When we lived in Louisiana,
the cockroaches scared me to pieces
at night with that humid air
swirling its dense particles.
I saw the long, foggy bodies of ghosts.
And, like an instinct,
when the doctor bops the center of your knee,
I flinched and ran
to seek shelter in your room on the top bunk.
One night, we made a secret pact.
We promised we’d never marry anyone ever.
Marriage was polluted like the Tangipahoa River,
which Mom, ever an environmental activist, fought to save.
She didn’t recognize the air around her
as that river’s water haunting her.
But she admitted that she too sees the particles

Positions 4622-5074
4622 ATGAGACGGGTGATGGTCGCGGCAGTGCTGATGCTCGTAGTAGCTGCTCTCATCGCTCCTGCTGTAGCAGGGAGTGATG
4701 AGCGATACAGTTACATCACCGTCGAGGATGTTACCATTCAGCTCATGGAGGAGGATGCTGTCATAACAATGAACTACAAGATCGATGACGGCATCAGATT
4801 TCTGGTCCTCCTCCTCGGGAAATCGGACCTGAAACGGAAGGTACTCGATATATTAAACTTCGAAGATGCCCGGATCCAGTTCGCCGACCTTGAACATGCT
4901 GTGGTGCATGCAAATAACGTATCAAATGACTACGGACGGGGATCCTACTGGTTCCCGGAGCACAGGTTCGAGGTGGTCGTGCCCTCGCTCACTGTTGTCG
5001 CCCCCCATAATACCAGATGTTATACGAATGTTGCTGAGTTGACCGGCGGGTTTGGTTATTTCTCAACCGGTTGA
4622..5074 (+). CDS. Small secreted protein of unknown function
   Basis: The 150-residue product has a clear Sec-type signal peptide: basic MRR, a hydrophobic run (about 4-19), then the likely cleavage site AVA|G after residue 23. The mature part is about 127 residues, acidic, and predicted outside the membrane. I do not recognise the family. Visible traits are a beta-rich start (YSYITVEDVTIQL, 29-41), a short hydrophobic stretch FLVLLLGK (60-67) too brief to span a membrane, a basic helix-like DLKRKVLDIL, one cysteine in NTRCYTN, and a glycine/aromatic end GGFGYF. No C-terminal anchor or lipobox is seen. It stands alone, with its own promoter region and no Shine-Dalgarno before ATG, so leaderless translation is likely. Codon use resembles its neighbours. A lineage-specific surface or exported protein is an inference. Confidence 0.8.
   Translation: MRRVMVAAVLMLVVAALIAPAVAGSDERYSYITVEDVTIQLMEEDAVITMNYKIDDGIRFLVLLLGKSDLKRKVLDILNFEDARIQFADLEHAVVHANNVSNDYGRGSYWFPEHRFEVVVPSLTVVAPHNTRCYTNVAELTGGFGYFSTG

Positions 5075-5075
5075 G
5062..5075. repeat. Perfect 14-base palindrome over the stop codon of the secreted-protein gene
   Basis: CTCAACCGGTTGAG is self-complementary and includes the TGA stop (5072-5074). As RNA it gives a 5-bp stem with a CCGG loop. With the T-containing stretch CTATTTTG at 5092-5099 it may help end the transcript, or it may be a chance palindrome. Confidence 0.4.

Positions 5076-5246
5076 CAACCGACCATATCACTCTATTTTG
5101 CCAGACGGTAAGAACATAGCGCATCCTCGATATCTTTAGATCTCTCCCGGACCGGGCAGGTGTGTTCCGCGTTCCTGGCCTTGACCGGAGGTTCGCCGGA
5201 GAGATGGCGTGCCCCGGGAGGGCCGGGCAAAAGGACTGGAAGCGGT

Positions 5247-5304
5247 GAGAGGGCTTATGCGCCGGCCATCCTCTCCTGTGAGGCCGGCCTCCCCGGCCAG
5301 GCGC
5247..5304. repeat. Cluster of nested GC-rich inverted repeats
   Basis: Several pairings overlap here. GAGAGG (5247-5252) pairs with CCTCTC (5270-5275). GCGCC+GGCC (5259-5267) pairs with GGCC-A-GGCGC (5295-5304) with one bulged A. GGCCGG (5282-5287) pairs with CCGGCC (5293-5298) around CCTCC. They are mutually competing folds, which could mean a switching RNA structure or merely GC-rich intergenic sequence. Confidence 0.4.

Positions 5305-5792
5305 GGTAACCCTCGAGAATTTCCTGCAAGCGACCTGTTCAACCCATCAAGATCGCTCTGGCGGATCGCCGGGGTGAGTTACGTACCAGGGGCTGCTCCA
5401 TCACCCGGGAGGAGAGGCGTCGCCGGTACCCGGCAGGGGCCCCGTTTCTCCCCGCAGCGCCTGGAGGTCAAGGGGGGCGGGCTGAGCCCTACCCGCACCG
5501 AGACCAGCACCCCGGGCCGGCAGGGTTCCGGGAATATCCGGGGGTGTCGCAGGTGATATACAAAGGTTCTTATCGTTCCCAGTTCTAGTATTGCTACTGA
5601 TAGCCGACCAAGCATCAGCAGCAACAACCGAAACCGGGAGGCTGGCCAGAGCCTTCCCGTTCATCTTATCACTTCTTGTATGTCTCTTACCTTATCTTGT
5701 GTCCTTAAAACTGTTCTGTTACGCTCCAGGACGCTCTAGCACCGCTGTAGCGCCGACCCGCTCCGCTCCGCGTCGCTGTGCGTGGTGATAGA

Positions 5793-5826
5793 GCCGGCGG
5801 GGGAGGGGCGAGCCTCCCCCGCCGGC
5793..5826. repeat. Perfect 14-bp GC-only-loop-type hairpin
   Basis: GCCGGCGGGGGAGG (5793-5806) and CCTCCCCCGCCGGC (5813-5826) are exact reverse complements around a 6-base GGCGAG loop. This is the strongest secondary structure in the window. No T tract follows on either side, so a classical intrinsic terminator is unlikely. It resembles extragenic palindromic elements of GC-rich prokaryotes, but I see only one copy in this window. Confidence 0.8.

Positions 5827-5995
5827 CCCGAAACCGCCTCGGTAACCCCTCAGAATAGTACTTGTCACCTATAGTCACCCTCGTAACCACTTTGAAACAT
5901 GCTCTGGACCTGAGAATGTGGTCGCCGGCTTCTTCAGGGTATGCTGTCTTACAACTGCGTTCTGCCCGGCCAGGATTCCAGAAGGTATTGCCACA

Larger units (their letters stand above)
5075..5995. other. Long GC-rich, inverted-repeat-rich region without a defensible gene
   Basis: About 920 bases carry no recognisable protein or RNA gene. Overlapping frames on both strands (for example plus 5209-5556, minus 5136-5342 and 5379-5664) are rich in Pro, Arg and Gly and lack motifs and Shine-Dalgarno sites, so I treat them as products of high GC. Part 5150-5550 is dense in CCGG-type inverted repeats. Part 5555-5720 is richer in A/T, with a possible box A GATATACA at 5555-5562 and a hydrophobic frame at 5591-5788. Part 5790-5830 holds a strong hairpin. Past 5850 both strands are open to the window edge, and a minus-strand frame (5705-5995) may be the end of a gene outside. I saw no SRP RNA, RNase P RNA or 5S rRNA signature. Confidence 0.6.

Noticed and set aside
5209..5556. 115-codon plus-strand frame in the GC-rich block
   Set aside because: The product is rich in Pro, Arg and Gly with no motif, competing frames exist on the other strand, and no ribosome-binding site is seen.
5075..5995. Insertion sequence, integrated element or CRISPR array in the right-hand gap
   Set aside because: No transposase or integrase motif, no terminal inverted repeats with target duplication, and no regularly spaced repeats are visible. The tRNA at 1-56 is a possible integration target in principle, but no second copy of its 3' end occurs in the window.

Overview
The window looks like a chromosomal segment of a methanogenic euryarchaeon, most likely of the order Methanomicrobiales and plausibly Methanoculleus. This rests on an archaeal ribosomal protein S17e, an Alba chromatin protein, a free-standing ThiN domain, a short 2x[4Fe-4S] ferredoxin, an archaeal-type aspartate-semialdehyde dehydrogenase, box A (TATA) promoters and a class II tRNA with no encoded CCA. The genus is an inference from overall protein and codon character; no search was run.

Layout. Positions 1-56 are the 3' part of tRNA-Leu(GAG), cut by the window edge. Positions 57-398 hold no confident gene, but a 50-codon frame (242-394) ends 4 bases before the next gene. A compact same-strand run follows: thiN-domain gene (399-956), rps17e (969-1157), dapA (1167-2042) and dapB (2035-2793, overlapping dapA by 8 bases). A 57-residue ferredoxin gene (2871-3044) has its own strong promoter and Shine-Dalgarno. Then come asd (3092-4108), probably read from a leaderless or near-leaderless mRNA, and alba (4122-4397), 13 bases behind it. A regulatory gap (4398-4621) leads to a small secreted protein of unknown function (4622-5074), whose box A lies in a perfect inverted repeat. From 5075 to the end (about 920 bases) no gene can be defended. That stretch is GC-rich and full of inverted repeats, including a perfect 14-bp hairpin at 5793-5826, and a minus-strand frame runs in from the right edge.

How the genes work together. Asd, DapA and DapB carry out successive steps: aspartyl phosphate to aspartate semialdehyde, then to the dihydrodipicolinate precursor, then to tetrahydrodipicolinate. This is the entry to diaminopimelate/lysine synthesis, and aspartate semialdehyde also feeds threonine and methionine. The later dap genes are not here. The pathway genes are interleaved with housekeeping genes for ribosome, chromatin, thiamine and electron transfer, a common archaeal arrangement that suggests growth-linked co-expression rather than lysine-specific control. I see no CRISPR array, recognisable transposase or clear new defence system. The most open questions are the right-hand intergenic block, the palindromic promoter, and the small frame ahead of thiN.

in the air, and she always wondered
if others knew what was there.
My home is the air, yours, a computer screen,
ten hours spent playing World of Warcraft.
You only eat jars of peanut butter or blocks of cheese.
You never date anyone ever.
I actually date, and
I feel ashamed to deviate at all from our pact.
It’s not that I want to repeat the same way we grew up,
but sometimes I get lonely,
and my heart revolves around a new love interest,
even if the connection is Tinder or Okcupid.
After all, I was the scared one
who crept into your room.
I needed to be close to someone.
You always slept on your back,
ridged as a brick, as if no one had ever
held you until you curled into yourself.
April Penn participates in the 365 Blog, a challenge to write a poem every day for a year. She has featured at the Cantab Poetry Lounge, Out of the Blue Gallery, Occupy Boston and UMASS Amherst. She is currently working on a manuscript of poems about gender identity. Check out her blog: http://aprilpenn.wordpress.com/ or email her at email@example.com.